It was a happy day a few months ago when they arrived.  Unlike the earlier coins that were produced we bought the coins ourselves.  So your reviewer may have some, However I am betting that most of the reviewers did not buy any, or they just bought a couple for themselves.

There have been a few coins in the past available through the volunteers alone.  If you are interested, you might contact your reviewer, but don't get your hopes up.   I sold three and that was to pay for them, so then I could give a  few away at events.  I have even

The 2005 Volunteer coin

The 2005 Volunteer coin

The 2008 volunteer Coin

The 2008 volunteer Coin

Yes the above two were given to reviewers to give out.  Sadly there are so many reviewers that is not really much of an option anymore.  I think the costs would be way too high.   So now there are the three worldwide volunteer geocoins.

Meercat Caching

So I went caching with Meercat.  No not some long hariy weasel looking think from the Lion King.  But with the app.

Basically it is a streaming service.  Using it took a little planning to take caching.  Basically the app lets you stream a video from your phone.  People can send you messages and ask questions.  I decided I wanted to go caching.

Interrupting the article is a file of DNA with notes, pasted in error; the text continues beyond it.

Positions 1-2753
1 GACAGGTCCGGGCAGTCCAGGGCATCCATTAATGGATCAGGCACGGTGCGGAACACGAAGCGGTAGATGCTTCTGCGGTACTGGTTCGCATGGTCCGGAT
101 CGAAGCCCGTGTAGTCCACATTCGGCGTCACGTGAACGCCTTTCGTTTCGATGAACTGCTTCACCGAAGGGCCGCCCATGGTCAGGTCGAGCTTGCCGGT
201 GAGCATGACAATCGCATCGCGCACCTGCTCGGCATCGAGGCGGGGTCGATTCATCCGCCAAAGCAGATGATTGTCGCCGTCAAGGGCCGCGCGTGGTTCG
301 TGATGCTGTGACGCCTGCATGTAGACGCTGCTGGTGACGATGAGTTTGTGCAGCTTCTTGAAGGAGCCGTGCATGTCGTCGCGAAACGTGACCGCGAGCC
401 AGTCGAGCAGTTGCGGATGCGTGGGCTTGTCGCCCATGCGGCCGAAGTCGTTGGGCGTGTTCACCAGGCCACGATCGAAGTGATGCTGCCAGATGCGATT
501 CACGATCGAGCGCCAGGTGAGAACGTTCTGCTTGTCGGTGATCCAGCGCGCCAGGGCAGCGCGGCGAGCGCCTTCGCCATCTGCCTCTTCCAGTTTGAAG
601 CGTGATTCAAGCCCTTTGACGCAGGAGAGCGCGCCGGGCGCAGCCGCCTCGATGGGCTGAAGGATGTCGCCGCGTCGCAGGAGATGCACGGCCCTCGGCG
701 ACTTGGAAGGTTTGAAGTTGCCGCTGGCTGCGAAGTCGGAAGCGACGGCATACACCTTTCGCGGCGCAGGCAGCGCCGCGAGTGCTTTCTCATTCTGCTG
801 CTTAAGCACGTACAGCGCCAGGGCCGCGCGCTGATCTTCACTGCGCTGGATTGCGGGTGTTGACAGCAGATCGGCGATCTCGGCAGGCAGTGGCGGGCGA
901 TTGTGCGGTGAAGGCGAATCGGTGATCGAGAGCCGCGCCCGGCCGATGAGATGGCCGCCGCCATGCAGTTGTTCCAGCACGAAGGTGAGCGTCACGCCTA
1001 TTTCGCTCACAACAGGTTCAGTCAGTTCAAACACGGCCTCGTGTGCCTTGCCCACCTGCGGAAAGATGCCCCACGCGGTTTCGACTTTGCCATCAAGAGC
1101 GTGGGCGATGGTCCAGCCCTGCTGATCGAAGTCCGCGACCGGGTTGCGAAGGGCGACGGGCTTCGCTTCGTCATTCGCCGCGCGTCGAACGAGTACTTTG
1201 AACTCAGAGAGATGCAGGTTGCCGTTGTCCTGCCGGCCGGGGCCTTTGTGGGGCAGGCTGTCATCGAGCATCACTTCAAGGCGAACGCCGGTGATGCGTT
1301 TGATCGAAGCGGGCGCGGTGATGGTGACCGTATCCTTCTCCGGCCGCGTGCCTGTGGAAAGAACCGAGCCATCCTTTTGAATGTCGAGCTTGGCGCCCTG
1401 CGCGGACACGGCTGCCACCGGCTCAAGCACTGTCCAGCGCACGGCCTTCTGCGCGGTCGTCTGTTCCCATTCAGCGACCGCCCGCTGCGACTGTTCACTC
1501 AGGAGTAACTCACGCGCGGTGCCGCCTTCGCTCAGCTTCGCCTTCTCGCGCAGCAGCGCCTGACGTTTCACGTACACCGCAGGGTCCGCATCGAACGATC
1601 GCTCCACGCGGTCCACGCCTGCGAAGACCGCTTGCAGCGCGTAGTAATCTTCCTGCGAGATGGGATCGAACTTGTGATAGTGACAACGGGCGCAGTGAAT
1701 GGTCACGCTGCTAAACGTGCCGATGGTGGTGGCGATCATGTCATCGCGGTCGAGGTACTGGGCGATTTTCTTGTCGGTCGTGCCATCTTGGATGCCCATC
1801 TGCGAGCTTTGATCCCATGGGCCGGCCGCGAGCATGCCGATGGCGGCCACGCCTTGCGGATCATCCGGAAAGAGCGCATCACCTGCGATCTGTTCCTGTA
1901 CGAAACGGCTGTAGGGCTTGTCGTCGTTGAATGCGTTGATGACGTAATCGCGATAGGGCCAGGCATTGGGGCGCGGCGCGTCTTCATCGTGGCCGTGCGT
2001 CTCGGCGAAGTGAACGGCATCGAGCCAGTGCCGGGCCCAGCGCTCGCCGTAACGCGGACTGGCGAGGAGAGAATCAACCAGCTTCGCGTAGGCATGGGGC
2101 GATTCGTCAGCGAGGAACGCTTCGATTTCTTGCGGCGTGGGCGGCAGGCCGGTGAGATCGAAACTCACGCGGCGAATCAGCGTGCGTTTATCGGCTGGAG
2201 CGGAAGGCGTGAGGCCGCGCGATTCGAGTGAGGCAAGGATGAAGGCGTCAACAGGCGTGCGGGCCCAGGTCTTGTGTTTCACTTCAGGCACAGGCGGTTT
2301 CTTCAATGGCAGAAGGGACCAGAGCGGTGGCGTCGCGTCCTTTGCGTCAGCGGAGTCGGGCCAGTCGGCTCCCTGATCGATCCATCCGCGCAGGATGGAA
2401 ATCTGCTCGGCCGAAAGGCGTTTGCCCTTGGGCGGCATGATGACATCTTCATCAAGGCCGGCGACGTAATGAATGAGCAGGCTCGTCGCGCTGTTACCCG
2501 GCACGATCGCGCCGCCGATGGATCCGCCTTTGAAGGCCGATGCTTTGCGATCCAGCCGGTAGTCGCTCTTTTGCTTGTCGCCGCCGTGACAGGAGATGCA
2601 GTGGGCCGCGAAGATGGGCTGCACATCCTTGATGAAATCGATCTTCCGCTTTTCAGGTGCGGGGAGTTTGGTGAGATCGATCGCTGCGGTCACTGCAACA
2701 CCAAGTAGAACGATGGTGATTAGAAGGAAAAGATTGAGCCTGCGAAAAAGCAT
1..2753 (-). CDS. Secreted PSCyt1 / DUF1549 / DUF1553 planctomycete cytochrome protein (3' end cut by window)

Well the first thing was that I was not going to be able to use my phone to find caches.  Yep.  I was going to need to actually have another device. Problem solved, I have a tablet.  I loaded the local caches in offline mode, and off I went.

The tricks?  You need to stay in 4g coverage area.  I lost signal when I went into a little more remote of a location in the valley, so I had to head back.  However traveling around town was not bad.  I have a gps mount in my car.  It will also hold phones.  The camera on my phone is high enough I can stick it there and it shows a view out of my front window.  So I can see what is up, plus the people following me.